Butternut, Spinach and Kale Gratin

Ingredients:

  • 2 lb. Butternut Squash, Peeled and sliced into 1/2″ thick pieces (the longer the piece the better)
  • 1 1/2 16 oz package of frozen spinach or kale (or combination of both)
  • 3 tbsp Olive Oil
  • 1 1/2 cups Chicken stock
  • 1/2 cup grated parmesan cheese
  • 1/4 cup panko breadcrumbs
  • Salt, Pepper and Garlic Powder to taste

  1. Peel and slice the squash into thick long pieces as best you can.  It’s hard but just try to make sure they are all about the same thickness.
  2. Defrost Spinach or Kale and squeeze out all the water.  Squeeze out as much as you can!
  3. Sautee greens in olive oil until the water cooks out and it starts to stick.  I used my dutch oven to minimize dish washing!  Season with salt, pepper and garlic powder to taste.
  4. Mix in 1/2 of the parmesan cheese and stir
  5. Set aside 1/2 of the greens.  Smush the remaining half down in the bottom of the dutch oven so it is flat (or oven proof casserole dish if you don’t have a stove/oven safe pan).
  6. Layer 1/2 of the squash on top, arranging so there is an even layer on top of the spinach. It’s like a puzzle!
  7. Cover squash with remaining spinach and flatten.
  8. Make a top layer of the rest of the squash, as flat as you can.  Pour chicken broth evenly all over the top.
  9. Cover with remaining parmesan and breadcrumbs.  Spray with olive oil or cooking spray.
  10. Bake at 425, covered for 40 minutes or until squash is easily pierced with a knife.  Uncover and bake for another 15-20 minutes until top is browned, bubbly and golden!

ENJOY!

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Filed under Healthy Living, Main Courses, Recipes, Sides, Vegetables

Yoga and Verbal Behavior

I’m about to nerd out hard on you guys!

Basically, I’ve been super busy lately and haven’t had any time to cook, eat healthy, workout or anything for myself really. Which is fine, because this is the life I chose and it’s only for one more year. I can do it!

Ever since I moved to L.A. I’ve had a hard time relaxing. My mind is whirring a million miles a minute. I have too many places to go, too many things to do and it never ends. I have at least 3 “organizing” apps on my phone and computer with variations of my “to do list”, not counting my calendar!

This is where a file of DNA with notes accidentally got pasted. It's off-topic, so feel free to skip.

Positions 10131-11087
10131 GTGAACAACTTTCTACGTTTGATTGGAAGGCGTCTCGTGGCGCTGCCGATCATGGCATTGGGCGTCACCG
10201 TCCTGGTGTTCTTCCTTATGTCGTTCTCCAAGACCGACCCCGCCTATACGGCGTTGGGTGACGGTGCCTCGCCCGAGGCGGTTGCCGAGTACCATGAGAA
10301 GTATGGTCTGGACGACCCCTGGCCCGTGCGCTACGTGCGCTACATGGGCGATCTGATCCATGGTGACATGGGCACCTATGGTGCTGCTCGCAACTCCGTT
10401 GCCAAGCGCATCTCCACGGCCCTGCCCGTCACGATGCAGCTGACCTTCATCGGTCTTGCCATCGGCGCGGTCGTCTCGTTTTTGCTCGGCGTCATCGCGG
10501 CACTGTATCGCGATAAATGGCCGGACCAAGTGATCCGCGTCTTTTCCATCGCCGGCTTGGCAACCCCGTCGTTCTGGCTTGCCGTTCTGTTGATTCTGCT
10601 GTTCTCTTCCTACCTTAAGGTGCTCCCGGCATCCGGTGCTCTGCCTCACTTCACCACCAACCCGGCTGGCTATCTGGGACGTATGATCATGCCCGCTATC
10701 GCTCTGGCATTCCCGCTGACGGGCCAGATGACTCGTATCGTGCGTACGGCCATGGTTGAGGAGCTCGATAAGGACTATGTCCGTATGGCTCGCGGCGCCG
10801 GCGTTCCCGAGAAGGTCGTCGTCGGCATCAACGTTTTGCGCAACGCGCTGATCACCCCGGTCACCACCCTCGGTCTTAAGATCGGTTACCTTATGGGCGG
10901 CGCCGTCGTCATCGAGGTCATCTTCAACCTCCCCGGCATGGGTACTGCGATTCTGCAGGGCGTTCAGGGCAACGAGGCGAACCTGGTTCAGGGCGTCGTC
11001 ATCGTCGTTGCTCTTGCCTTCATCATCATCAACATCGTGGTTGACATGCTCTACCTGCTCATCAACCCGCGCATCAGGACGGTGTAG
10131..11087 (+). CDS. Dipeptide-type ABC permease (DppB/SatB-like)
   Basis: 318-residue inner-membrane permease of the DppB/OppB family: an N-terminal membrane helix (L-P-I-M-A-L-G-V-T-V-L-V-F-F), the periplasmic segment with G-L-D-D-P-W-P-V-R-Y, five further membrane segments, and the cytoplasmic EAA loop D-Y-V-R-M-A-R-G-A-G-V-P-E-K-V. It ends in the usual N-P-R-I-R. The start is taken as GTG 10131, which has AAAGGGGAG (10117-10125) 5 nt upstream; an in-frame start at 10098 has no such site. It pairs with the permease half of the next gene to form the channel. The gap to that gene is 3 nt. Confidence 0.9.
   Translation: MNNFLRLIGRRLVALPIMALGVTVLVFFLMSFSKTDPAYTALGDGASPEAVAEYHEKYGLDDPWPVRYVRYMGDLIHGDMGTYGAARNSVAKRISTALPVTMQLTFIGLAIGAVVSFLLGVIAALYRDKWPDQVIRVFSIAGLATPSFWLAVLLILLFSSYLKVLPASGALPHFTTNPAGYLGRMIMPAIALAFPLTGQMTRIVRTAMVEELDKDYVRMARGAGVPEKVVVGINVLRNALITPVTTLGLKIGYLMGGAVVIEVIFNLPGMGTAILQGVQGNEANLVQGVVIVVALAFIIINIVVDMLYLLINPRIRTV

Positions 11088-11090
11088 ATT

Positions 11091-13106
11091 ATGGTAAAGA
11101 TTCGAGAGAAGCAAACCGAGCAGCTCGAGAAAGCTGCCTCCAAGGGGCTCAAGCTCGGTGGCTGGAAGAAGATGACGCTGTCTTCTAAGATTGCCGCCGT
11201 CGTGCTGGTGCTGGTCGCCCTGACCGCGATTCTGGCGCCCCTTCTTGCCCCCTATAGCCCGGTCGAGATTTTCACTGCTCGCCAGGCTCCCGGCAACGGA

All this is a new development. Until last year, I lived in a small, slow surfer town. I worked 8-4:30 Mon-Fri and had the rest of my life to myself. Not that I used my time wisely. But I could have if I wanted to. In Santa Cruz my yoga practice began, grew and flourished. I finally learned what it was like to “be in the moment”, forgetting time while you breathe and move. Repetitive movements and rhythmic breathing can lift you up and let your heart sing.

Until it can’t. And you can’t. And your mind is stuck in a loop. You want to relax, but you can’t stop thinking about everything you have to do! Ever! No matter how hard you work out or how hard you zen, you just can’t get to that moment.

Every time I try to practice yoga, my mind gets into a flurry and I can’t stop thinking of how I’m supposed to be relaxing. Then I feel like a failure for not relaxing right! As if I need that stress, right? At this point even thinking about practicing is aversive for me because I know I just won’t be able to do it.
Then I did something brave. I emailed a professor about my problem (it tied into the last few weeks of class and she’s into yoga) and she wrote me back and totally helped me out!

She explained that in moving, starting a new job and a new school I’ve been training my brain to engage in more verbal behavior all the time. New places, tons of reading, new responsibilities and a LOT more driving! So of course it makes sense that now, when I try, I can’t put my inner monologue on hold. I’ve been training myself to do more, think more, notice more for the last year!

She gave me some good advice that I’ve been following and I think it’s going to help me get back to my practice. I’m forgetting about yoga, and practicing meditation. I put on some nature sounds, lay on the floor with my feet flat, hands on my stomach and breathe in and out, pushing my stomach in and out as much as I can with each breath. I have a saying I repeat (a mantra), it can be different each time or the same. I repeat it to myself while breathing. If I catch myself thinking about something else, I start counting. If I catch myself thinking about something else while counting, I switch back to my mantra. I set a timer for 5 minutes and that’s all I’ve been doing.

It’s the best advice anyone could have given me. I’m relaxing more, a little bit at a time. I’m retraining my brain to relax and stop engaging in constant inner verbal monologues. And since the time is so short, it’s super easy which makes me feel confident and successful! It’s a small victory but a victory nonetheless. A lesson that sometimes, when the task is too hard you need to cut back your expectations!

I will gradually increase my time, then bring yoga practice back into my life when I’m ready. I have to give myself time to shape my private verbal behavior back to where I need to be!

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Filed under behavior, Healthy Living, yoga